The process of osmotic adaptation was studied in leaves of Panicum repens. Two phases were observed: the first phase, which continued for 2–4 days, was mainly characterized by dehydration of leaves, a fast synthesis of organic acids and penetration of sodium into leaf cells. Chloride becomes dominant in the leaves only from the third day of exposure and onwards. The second phase of adaptation lasted for 4–6 days. During this phase, a decrease in organic acid content and an increase in leaf‐chloride content was observed. In spite of the fact that the osmotic potential of the leaves reached lower values than that of the external medium already after 2 days, the rate of growth of the plants was hampered. Such inhibition of growth disappeared 6–8 days after exposure to salinity. Ion content of the cell walls, chloroplasts and vacuoles of Panicum leaf cells was investigated during the various stages of osmotic adaptation. An increase in sodium and chloride content of the cell walls during the early period of adaptation probably prevented the full osmotic adaptation of the protoplasts. It is suggested that a locally unbalanced distribution of ions may be one of the reasons for the decrease in growth rate during the process of osmotic adaptation and frequently after that.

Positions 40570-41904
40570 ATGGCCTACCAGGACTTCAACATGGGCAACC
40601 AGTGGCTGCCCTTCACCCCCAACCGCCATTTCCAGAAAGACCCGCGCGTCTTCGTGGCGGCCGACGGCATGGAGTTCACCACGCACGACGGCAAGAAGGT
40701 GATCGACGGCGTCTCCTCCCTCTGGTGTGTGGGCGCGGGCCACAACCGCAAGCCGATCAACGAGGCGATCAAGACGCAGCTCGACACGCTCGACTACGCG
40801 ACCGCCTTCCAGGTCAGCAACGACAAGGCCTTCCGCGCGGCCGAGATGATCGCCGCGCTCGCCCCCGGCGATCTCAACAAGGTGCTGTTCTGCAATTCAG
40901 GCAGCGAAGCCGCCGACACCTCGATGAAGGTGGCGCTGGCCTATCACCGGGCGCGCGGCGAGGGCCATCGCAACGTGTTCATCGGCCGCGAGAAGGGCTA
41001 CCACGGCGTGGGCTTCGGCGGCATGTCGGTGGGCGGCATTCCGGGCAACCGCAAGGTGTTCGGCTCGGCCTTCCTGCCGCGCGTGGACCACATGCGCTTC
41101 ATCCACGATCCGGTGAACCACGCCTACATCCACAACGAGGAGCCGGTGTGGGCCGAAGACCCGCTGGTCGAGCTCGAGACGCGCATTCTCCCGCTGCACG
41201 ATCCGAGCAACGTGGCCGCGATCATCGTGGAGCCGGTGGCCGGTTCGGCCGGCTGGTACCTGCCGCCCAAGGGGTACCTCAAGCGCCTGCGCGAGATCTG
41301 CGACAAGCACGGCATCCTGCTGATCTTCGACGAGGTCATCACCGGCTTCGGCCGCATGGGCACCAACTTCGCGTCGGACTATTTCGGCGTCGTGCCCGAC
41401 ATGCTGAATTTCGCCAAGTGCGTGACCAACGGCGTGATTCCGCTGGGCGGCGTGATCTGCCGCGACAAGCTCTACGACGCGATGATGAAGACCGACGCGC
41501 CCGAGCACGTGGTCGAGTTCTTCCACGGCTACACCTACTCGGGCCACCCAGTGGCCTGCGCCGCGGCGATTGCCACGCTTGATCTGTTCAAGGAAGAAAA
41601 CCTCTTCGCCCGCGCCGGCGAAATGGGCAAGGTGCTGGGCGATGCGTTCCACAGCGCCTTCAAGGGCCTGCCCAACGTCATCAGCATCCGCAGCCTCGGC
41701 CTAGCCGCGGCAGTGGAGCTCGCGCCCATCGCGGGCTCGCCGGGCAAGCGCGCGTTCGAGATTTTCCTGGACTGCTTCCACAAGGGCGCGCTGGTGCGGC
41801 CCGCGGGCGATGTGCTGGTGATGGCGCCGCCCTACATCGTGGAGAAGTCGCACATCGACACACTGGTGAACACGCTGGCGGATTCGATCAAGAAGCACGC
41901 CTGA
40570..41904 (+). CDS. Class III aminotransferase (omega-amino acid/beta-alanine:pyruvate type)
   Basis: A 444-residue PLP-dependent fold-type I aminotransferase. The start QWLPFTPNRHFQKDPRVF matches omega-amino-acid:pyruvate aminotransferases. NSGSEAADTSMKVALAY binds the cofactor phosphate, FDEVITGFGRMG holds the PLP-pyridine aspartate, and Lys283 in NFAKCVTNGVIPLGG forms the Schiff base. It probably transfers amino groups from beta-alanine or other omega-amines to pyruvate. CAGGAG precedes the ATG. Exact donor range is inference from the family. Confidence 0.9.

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|Published - Mar 1979